By Associated Press

Gay marriage debate intesifies concerns about officiating weddings

BOSTON The Episcopal Diocese of Massachusetts is scheduled to vote later this month on a resolution to stop performing marriages. A group of Episcopal priests, who say the gay marriage debate has intensified concerns about acting as agents of the state by officiating at weddings, has proposed the idea.

“I feel this is a way to equalize an inequity in what Episcopal clergy can do for gay folks and straight folks,” the Rev. Margaret (Mally) E. Lloyd told The Boston Globe.

Lloyd is rector of Christ Church in Plymouth and one of five Episcopal priests sponsoring the resolution “Right now, we can only offer blessings for gay folks who are married, and it’s not fair,” she said.

The resolution would declare the that Episcopal marriages be presided over by an agent of the state such as a justice of the peace beginning in 2008. Episcopal clergy would limit their role to blessing the married couple. The system is in place now for gay couples.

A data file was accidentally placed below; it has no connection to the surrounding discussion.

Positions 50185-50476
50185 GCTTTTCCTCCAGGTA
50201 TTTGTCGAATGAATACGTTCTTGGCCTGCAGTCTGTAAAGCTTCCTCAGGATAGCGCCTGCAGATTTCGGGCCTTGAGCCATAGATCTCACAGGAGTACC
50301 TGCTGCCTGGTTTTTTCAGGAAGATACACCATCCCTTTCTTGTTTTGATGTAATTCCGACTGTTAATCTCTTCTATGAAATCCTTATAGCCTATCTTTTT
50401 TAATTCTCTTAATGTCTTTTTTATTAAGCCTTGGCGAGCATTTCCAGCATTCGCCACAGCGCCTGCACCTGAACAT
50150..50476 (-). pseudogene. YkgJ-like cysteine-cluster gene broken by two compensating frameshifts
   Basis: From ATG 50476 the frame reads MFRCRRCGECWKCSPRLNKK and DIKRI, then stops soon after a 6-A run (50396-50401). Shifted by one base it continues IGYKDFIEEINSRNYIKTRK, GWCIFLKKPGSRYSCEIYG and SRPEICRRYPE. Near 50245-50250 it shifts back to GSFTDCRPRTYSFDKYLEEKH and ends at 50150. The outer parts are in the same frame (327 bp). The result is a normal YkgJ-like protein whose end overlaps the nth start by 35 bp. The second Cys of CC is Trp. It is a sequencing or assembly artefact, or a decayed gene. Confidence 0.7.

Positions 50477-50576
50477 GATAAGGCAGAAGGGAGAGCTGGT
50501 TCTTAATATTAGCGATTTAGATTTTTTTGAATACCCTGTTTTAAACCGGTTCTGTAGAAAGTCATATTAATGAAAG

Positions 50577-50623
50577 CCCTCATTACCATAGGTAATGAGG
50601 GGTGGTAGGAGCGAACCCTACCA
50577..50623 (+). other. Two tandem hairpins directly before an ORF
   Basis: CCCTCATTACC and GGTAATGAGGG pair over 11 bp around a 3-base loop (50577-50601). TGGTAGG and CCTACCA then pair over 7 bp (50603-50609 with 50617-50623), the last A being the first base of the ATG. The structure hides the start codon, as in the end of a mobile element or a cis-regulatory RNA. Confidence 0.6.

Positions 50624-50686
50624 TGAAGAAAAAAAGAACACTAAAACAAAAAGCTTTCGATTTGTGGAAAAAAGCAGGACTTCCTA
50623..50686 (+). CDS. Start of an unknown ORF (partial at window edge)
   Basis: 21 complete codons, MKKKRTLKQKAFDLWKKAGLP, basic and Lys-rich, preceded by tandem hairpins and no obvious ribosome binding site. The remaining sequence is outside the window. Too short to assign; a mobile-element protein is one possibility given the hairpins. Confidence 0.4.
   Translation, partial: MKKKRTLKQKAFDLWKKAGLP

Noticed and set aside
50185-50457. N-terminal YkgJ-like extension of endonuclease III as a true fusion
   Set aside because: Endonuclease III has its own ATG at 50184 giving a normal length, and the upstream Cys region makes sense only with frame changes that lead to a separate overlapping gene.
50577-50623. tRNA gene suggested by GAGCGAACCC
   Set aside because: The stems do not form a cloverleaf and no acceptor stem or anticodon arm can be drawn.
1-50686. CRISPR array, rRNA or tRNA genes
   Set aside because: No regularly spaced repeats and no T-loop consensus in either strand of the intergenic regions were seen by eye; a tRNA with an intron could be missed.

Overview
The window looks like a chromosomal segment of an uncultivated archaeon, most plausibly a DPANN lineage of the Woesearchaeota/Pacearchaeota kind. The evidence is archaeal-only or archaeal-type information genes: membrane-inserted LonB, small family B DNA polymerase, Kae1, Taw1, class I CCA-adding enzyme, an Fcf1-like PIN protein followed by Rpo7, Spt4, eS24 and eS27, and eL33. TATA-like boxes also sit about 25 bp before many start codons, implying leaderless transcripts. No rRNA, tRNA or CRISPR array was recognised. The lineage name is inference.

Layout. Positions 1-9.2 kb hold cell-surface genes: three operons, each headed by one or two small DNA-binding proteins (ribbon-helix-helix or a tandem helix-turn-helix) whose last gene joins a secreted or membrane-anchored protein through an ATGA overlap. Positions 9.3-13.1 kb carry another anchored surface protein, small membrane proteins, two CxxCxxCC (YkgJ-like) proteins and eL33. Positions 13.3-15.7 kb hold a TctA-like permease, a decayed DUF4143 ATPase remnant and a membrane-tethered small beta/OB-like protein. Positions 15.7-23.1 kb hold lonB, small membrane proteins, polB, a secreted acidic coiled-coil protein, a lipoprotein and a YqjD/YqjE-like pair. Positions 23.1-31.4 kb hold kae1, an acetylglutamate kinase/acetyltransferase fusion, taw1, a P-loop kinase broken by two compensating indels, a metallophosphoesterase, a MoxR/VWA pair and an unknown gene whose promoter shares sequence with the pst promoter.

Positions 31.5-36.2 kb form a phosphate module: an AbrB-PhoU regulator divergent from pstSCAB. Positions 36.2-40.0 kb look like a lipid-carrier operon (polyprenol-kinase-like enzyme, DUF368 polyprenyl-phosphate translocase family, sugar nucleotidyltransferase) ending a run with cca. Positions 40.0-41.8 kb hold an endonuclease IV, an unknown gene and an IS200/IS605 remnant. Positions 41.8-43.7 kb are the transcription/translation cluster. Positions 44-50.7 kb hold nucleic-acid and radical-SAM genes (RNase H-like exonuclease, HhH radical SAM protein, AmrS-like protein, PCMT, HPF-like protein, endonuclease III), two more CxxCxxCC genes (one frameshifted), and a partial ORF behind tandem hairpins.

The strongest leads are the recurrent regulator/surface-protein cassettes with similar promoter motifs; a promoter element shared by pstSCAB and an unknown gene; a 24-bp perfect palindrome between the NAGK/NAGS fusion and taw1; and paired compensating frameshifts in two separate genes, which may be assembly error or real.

The diocese, which covers the eastern part of the state, has scheduled a vote on the issue on Oct. 28 at its 221st annual convention. About 800 voting delegates, clergy and lay people are expected to attend the two-day event in Boston.

If approved, Bishop M. Thomas Shaw would decide what to do next. Shaw has taken no position on the resolution and declined comment.

A similar proposal was tabled at the Episcopal Church’s general convention this summer, but should have a better chance in the Massachusetts diocese, where the clergy are more liberal.

The diocese has been supportive of gay rights, despite national church regulations that define marriage as a heterosexual institution. Shaw has said local priests couldn’t sign the marriage licenses of same-sex couples, but could bless them after they are legally married. But some clergy and congregations in the diocese remain opposed to same-sex marriage.

The resolution is among several stemming from debate over same-sex marriage, including whether to allow Episcopal marriage rites to be used for gay couples in states where they can legally marry and whether to ask the state to vote against a ballot measure that would overturn same-sex marriage in Massachusetts.

This article appeared in the Dallas Voice print edition, October 13, 2006. продвижение сайта фотостудии